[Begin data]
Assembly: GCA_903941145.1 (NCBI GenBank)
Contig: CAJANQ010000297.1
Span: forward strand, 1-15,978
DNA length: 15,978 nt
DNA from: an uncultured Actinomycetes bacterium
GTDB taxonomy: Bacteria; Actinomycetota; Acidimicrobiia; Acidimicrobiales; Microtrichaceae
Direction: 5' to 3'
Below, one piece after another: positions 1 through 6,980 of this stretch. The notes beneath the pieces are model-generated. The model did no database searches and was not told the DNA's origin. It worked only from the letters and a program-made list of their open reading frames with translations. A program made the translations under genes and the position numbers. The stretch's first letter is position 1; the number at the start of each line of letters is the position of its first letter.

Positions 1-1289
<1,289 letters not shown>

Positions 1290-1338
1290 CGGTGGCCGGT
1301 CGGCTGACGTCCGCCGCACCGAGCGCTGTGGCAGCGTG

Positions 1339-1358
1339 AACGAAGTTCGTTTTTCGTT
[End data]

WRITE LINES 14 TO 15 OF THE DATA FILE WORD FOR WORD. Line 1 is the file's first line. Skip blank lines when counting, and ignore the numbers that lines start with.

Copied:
Positions 1339-1358
1339 AACGAAGTTCGTTTTTCGTT